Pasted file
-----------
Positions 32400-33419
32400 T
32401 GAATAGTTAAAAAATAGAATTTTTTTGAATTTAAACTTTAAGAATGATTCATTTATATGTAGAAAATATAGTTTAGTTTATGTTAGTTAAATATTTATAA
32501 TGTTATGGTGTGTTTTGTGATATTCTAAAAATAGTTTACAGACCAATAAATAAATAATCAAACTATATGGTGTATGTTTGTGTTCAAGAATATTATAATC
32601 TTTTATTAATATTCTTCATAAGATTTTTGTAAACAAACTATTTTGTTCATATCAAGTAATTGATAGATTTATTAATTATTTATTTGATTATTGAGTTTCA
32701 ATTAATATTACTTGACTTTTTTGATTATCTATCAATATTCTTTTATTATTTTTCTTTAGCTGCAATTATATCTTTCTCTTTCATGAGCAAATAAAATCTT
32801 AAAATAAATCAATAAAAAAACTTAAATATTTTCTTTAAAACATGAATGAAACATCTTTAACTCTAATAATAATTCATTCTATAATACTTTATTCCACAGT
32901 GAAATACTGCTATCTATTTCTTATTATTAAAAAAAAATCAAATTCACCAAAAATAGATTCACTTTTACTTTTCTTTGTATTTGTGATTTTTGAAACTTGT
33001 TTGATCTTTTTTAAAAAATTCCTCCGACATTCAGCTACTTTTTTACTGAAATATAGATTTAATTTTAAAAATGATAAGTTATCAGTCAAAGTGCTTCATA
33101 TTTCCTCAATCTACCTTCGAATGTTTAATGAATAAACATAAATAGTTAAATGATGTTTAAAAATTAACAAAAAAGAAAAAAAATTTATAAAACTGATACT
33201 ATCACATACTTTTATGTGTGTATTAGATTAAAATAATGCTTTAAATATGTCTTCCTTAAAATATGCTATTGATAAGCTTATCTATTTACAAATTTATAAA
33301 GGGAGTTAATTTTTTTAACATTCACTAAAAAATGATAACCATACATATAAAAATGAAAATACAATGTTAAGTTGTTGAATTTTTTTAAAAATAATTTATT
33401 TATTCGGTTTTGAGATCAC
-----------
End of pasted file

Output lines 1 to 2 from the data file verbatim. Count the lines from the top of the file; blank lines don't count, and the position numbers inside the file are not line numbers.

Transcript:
Positions 32400-33419
32400 T